Press Release September 17, 2020

Americans for Safe Access Files Amicus Brief to Highlight Plight of Medical Cannabis Patients

A Goodwin Pro Bono team of Cannabis and Appellate Litigation lawyers filed an amicus brief on behalf of Americans for Safe Access (ASA) in support of the petition for certiorari filed in the matter of Washington v. Barr. The amicus brief highlights the plight of medical patients who face numerous restrictions in accessing and using medical cannabis. 
 
The case was brought on behalf of five plaintiffs, including 14-year-old legalization activist Alexis Bortell, Iraq War Veteran Jose Belen, and nine-year old Jagger Cotte — three plaintiffs whose treatment with cannabis keeps them alive. Alexis, Jagger and Specialist Belen, must carry their medical cannabis with them at all times, and therefore cannot legally enter onto federal land and cannot travel by air or other federally-regulated modes of transportation. Alexis has also been limited in terms of which schools she can attend; she is required to travel 90 minutes a day to and from her high school, as no local school will accept her due to her need to treat with medical cannabis. She also was the only student in her middle school class who was ineligible to sign up for a planned class trip to Washington, DC this past spring; because it would be illegal for her to step foot onto federal property, Alexis just couldn’t go. Worse Alexis, Jagger, and Specialist Belen all live in constant fear that their medication may someday be taken from them and that they (or, in the cases of Alexis and Jagger, their parents) will be arrested.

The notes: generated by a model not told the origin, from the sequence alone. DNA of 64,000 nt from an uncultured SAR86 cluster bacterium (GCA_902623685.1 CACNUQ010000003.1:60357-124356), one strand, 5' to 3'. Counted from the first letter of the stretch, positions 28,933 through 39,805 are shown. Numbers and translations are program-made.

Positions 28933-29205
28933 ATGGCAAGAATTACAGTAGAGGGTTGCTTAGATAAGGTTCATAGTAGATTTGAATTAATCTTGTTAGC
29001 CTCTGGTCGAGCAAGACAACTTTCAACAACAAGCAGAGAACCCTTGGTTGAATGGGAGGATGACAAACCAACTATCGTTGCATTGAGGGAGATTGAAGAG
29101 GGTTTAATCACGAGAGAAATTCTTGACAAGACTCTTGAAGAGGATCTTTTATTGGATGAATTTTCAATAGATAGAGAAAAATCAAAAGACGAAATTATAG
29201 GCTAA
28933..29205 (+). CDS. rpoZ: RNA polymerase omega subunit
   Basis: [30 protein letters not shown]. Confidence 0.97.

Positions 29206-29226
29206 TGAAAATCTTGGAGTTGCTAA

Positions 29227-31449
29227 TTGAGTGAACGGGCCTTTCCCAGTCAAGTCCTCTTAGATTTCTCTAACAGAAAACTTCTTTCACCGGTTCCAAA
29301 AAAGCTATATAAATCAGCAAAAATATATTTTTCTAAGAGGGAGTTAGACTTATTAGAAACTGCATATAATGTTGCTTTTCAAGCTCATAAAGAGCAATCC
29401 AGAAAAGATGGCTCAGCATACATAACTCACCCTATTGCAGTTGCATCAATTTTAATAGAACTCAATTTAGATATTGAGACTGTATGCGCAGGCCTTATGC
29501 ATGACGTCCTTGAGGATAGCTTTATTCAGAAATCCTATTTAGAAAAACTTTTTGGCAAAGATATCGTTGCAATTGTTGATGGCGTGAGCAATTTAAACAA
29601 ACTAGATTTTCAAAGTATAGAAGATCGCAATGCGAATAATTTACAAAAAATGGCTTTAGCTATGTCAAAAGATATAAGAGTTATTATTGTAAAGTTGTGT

The legal premise for the lawsuit is that the classification of cannabis under the CSA as a Schedule I drug is unconstitutionally irrational and violates plaintiffs’ fundamental rights to equal protection under the law, substantive due process and to preserve their health and lives through treatment with life-saving medication. The nearly 100-page complaint points out that, in order to be classified a Schedule I drug under the CSA, a substance must be found to have no accepted medical applications, and be too dangerous to treat with — even under medical supervision. Yet, over 70% of U.S. jurisdictions have legalized cannabis for use in medical treatment, rendering the federal government’s position that there is no accepted medical use for cannabis in the U.S., according to plaintiffs, utterly irrational.
 
ASA is the leading medical cannabis advocacy organization dedicated to ensuring safe and legal access to cannabis (marijuana) for therapeutic use and research.
 
The Goodwin team was led by Brett Schuman, Jennifer Fisher, Andrew Kim, and Nick Costanza
 
For more details, read the press release